Archive for the ‘Government Reform’ Category

Occu-Pests Don’t Speak For Me

Thursday, October 27th, 2011

Do They Speak for You?

I am tired of the notion that these people speak for the 99% of us who are not billionaires.  I’ve grown frustrated listening to their complaints, offered with feeble-minded attacks on wealth, money, and the general notion of capitalism.  There’s a problem with those who lead these Occupy efforts:  They don’t give a damn about this country, its people, or any of the things about which they pretend to care.  Instead, what interests them is cultural rape.  They intend to change this country without your consent, in its laws, in its culture, and in its economics.   The leaders of the OWS movement are simply predators, and while they claim that violence is against their principles, they incite it, they provoke it, and they use the poor misguided folk who are following them to act as their buffer.  BusinessInsider published an interesting piece on the larger aims of the Occupy movement, and I’m afraid the American people have no idea about how thoroughly these people have developed their designs on America.  They’re going to attempt to re-write your Constitution, while you sleep, and as you watch the latest news on the silly stories of the day.

They imagine themselves as a modern-day version of the framers of our current Constitution, laboring in secret to present us with a new Constitution, in order to save us from ourselves.  Let me state emphatically that if they manage to carry off this coup d’etats, I will oppose them, and violently, if need be.  Let me throw down a marker now, so that all may know my position:  If the Occupiers, their leaders and benefactors succeed in trying to foist on the great mass of the American people some foreign system of government, which it now seems is their clear intent, I will be among the counter-revolutionaries who they will be forced to kill.  Write it down.  Bookmark it.  I will not surrender to these people, because in the main, they do not have my consent, and they do not speak for me.  Ninety-nine percent?  My ass!

Ladies and gentlemen, I would like for you to consider what the Occupy movement really has in mind.  This isn’t about the typical complaints, and it isn’t merely about some bankers, some tax rate, or some scheme for  redistributing your wealth.  It’s much more insidious than that, and you need to know that when the poor schmucks who follow the lead of this manufactured movement wind up looking stupid on television, it’s not because the movement has no firm goals, as we all first thought, but because the rank-and-file Occu-Pest doesn’t know what those goals actually are.  In order to understand what it is that they’re going to attempt, you must first understand some history, and I’d beg of my readers to educate themselves with a sense of urgency.  The leadership of this movement is trying to create a bit of theater, in mimicry of a historical event, and you must understand its importance if you’re to have any hope of confronting them.  You in the Tea Party had better pay close attention, because many of you will already know this history, but I am going to show you how they intend to use the weight of history against you and your beloved Constitution. If you wish to know how they are going to attack you, you must know that the past is prologue.  You must know that none of this is really new, but the manner in which it will be done is novel.  Finally, I think we can begin to see what they intend, and for once, I think you ought to know it so that you can do something constructive in opposition.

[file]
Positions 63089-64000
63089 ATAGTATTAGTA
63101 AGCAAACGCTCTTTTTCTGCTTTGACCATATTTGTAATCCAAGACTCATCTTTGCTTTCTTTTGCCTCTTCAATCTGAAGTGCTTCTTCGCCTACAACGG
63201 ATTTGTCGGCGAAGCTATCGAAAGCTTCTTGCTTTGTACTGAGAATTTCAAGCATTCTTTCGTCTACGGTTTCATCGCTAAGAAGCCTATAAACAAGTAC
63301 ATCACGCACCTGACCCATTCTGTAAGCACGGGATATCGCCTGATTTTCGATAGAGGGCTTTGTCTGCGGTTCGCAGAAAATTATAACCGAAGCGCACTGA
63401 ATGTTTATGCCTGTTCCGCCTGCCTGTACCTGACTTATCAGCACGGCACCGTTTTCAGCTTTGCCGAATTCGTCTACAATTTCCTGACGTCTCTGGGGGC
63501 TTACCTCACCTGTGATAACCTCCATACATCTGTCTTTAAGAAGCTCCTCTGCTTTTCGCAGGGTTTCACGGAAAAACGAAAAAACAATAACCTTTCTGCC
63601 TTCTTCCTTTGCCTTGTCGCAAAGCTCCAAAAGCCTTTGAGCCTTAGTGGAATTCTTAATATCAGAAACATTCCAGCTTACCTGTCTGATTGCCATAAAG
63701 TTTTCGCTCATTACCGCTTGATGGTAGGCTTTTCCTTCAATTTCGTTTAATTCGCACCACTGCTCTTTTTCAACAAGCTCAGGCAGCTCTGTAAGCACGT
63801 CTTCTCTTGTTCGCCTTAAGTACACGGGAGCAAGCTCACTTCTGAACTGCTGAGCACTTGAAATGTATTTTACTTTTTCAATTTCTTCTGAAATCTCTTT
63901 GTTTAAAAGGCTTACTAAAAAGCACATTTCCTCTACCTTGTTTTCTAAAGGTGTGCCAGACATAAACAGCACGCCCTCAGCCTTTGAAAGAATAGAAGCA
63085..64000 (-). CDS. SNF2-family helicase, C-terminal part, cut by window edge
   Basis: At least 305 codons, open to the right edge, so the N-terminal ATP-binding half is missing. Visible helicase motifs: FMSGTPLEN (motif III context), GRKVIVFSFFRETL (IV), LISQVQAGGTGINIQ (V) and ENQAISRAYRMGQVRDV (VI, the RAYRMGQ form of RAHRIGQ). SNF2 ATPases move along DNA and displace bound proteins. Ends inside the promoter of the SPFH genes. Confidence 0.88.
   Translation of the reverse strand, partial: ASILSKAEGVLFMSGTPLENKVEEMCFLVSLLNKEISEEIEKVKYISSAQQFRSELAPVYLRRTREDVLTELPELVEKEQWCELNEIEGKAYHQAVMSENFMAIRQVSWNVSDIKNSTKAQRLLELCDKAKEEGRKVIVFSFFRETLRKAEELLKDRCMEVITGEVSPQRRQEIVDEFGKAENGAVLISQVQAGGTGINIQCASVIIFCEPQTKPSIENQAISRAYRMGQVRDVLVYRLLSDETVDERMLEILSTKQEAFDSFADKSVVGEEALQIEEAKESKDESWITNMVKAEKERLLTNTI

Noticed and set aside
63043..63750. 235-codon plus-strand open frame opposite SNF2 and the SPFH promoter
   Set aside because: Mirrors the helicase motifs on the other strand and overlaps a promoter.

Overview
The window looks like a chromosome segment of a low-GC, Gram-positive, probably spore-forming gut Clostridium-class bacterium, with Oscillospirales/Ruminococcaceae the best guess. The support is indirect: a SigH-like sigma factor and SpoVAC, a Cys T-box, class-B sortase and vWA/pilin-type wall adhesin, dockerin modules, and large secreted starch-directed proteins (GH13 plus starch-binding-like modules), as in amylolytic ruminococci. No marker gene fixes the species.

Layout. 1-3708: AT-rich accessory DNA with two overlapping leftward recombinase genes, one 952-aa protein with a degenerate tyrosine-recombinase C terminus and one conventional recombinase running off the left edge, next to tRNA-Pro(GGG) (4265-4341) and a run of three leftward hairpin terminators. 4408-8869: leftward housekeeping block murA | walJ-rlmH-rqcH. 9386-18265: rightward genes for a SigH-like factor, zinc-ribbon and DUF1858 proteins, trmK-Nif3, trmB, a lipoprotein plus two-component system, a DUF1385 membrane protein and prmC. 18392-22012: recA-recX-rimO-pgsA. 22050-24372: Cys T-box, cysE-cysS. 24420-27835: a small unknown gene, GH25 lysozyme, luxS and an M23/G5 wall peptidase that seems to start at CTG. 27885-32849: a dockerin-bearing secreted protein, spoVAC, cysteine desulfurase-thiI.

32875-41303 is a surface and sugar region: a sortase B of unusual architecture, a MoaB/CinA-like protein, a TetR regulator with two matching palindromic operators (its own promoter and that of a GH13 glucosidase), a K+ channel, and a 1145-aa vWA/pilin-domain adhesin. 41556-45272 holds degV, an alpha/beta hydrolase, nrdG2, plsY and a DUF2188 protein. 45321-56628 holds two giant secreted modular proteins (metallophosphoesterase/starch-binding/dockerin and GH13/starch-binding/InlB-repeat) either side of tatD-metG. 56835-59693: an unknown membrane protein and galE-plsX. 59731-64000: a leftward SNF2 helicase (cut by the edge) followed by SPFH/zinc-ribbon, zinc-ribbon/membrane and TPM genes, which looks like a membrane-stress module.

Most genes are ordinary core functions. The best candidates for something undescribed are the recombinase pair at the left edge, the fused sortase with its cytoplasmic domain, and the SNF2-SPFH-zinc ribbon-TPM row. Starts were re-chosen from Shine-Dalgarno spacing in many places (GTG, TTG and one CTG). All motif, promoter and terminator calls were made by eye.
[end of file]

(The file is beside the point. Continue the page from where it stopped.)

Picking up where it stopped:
First, I would like you to acquaint yourselves with the Committees of Correspondence.  These were shadow governments that our founders formed in order to confront the British empire.  These committees were used to oppose the British and essentially superseded the colonial legislatures.  This was the method by which we eventually arrived at the pre-revolutionary state that would lead to the Declaration of Independence and our ultimate separation from the British. It is important to understand that those who are leading the Occupy movement are attempting to carry out something similar, although their desired ends are much different.  They intend to use a seemingly democratic movement to undermine freedom via the state, and they intend a quiet take-over.  Many have referenced their intentions, but it’s clear that most don’t quite understand.

The first thing necessary to their movement is the claim to legitimacy.  This is the meaning of all of this “99%” garbage they’re throwing around.  The truth is, they don’t speak for one percent of one percent of one percent of Americans.  Nevertheless, this will be their claim, and they will try to establish the providence of that claim through the use of media.  As we’ve seen, many in the media are in bed with the Occupy movement, and in at least one case Breitbart has uncovered, they are the media.  Don’tbe surprised when you find that they are now going to claim to be of you, by you, and for you, the American people.  Last week, I reported to you their plan for a national assembly, and now here’s their plan for creating this illusion: